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Guests Kick Up Their Heels at Country Couture Gala for Storyteller Children’s Center

Festive hoedown at the Carriage and Western Art Museum of Santa Barbara raises funds for the nonprofit's preschools and support services

Guests had a rip-roaring time at the Couture Country Gala hosted by the Carriage and Western Art Museum of Santa Barbara on Oct. 15 to benefit the Storyteller Children’s Center, whose local preschools provide tuition-free early childhood education for at-risk children and offer support services for families in crisis to achieve stability.

“We are fortunate that we have such a community of donors, volunteers and people who really believe in us,” Storyteller Executive Director Terri Allison said. “And this event reflects that sense of community in Santa Barbra that is created when they all come together for the kids.”

Nearly 300 guests mounted up for the festive hoedown clad in country couture and runway rodeo attire with wide-brimmed cowboy hats, leather vests, designer denim jeans, ruffled chiffon gowns, and fashionable accessories of turquoise, pearls and diamonds necklaces with silver belt buckles, cuff-links and playful bow ties.

Laughter and animated conversation frequently rose above the country music that poured from the speakers around the room, and guests happily bumped hips and elbows as they mingled in small groups, surveyed silent auction items on display or lounged on oversized brown leather couches.

Silent auction item favorites included a one-year subscription to, sterling silver men’s onyx and mother of pearl cuff links from Bryant & Son’s Jewelers, and a gift certificate to Lucky’s restaurant in Montecito.

By sundown, ringing cowbells echoed across the reception area and guests rounded up into an outdoor dining area adjacent the Carriage House Museum for chow.

Diners settled into their seats under a large ivory tent fashioned with strings of lights above tables decorated with burlap and floral centerpiece filled with hydrangeas and fresh lavender in bloom.

Old-fashioned jelly jars were used as drinking glasses and complemented the “home on the range” theme designed by Gala Committee chairwoman Robyn Bartling and party consultant Kim Curtis from Toast.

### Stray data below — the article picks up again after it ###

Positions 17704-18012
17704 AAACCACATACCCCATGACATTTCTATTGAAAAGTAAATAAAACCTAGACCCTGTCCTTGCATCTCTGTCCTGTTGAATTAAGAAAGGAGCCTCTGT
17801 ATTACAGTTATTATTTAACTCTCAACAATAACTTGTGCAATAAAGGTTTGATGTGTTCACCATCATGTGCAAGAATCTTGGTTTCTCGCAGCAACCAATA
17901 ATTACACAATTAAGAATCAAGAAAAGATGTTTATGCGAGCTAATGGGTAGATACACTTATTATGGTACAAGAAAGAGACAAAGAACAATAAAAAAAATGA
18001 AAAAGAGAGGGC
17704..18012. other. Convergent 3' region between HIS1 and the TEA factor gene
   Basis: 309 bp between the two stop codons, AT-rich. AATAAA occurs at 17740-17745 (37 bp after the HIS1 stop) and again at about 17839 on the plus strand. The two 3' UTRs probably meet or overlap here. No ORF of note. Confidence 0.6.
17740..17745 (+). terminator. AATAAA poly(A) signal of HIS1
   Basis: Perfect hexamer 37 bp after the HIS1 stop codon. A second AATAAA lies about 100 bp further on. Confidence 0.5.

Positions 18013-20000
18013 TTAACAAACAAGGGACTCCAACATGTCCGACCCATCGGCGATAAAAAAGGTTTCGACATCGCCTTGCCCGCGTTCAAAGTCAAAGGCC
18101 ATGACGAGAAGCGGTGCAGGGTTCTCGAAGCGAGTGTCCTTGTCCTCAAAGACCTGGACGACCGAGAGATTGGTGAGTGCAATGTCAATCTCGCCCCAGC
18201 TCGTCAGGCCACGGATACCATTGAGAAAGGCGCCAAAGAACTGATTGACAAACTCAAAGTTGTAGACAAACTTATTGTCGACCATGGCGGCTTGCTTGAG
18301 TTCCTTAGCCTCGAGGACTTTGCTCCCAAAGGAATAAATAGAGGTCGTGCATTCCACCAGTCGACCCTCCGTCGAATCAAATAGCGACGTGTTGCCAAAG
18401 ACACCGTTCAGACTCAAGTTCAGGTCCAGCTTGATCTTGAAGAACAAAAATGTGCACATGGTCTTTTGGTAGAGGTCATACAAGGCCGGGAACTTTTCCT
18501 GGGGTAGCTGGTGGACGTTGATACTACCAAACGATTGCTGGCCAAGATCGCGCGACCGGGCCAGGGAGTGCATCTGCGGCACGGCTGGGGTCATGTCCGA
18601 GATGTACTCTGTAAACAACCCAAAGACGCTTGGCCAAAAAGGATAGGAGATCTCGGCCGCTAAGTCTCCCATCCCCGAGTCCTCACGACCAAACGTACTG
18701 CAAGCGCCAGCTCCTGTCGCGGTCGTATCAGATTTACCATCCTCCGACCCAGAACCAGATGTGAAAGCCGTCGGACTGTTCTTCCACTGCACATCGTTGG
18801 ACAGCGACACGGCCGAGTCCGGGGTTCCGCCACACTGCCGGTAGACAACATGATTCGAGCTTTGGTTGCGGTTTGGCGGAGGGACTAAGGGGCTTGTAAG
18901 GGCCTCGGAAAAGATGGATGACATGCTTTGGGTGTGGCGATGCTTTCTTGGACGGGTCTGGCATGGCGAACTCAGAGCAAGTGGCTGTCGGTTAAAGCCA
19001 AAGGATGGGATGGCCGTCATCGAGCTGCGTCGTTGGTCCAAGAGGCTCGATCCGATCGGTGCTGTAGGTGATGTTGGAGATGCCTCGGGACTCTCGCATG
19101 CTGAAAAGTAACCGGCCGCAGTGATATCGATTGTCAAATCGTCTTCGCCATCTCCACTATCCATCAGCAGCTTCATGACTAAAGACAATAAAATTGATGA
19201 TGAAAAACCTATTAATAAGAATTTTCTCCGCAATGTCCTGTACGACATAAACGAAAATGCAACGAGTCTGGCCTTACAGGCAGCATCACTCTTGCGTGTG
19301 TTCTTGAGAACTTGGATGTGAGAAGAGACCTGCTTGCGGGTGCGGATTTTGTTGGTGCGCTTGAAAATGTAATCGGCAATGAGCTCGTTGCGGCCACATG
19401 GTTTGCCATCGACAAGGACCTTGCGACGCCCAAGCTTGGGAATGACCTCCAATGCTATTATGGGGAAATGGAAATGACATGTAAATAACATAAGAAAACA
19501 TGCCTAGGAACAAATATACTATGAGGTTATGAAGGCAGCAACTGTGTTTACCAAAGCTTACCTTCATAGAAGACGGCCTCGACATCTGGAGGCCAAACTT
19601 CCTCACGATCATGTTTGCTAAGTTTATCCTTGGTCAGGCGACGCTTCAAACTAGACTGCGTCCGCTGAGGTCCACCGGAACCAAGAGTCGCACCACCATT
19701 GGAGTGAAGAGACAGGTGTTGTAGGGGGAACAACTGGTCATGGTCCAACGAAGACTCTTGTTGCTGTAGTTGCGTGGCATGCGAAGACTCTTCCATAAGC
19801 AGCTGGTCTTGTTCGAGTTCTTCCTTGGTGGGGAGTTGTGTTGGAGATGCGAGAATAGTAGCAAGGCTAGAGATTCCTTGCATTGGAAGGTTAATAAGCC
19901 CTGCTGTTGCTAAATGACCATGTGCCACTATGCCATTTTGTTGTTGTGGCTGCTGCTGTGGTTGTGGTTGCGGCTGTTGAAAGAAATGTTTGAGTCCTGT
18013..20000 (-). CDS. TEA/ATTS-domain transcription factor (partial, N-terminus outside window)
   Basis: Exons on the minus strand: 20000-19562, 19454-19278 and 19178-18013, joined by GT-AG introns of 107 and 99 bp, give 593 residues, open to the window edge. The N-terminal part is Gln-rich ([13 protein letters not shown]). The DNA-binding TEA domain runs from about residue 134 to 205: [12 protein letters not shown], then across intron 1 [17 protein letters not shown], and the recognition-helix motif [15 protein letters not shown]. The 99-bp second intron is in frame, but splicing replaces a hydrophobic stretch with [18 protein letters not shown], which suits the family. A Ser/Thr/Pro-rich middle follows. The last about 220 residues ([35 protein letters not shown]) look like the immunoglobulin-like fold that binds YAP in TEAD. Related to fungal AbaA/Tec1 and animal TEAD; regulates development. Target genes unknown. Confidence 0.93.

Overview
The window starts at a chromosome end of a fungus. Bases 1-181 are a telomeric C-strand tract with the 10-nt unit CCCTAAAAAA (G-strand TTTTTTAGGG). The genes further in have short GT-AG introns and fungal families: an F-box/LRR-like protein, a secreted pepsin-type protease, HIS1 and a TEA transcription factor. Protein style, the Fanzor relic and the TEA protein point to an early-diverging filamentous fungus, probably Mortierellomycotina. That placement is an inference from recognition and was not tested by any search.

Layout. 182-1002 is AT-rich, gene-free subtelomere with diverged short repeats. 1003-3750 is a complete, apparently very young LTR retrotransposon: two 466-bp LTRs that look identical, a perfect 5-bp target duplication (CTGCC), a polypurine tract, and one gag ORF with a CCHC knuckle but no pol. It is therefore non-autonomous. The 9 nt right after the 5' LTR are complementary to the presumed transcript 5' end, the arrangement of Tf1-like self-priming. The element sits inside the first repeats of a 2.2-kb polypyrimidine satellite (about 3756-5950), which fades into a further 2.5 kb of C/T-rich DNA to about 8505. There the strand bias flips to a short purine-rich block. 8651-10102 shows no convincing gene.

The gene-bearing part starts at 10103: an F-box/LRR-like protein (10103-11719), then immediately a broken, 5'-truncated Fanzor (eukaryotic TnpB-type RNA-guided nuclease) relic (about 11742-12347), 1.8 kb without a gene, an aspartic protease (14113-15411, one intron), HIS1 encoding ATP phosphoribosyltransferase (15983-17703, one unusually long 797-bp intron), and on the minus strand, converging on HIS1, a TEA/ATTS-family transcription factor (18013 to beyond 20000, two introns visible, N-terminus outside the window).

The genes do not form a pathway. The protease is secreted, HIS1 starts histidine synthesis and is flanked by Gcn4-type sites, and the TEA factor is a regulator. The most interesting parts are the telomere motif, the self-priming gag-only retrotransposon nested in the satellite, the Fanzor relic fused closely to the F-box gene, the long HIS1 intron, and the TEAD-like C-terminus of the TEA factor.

The hot-bellied, kickin’ cuisine for the evening began with mouth-watering pizza appetizers by California Wood-Fired Catering, entrées of grilled flank steak, Mexican rice and homemade corn tortillas from Los Arroyos, brownies by IxCacao, and lemon and lavender tartletts by Elizabeth Colling accompanied by an array of fine wines from Babcock Winery.

During dinner, guests enjoyed an informative film that highlighted the children, families, services and future goals of the Storyteller Children’s Center.

Founded in 1988, the center’s underlining principle remains to assist the disadvantaged population of children and families residing in Santa Barbara County who make less then $20,000 annually or are burdened with unemployment, homelessness and other disabilities.

The highly accredited Storyteller program serves up to 42 students daily in addition to an enrollment of 90 to 95 children per year. The school is filled to capacity year-round, and children and families in need of assistance are placed on a waiting list.

More than half of the children enrolled in Storyteller are from single-parent households and many have witnessed domestic violence and substance abuse, traumatic experiences that dramatically affect a child’s brain development and often results in early behavioral problems, delayed speech and heath issues.

Taking into account the rich demographic makeup of the populace in Santa Barbara, the nonprofit organization developed a multicultural and bilingual curriculum in its preschool program designed to effectively engage children from various ethnicities in the learning process for ages 18 months to 5 years old.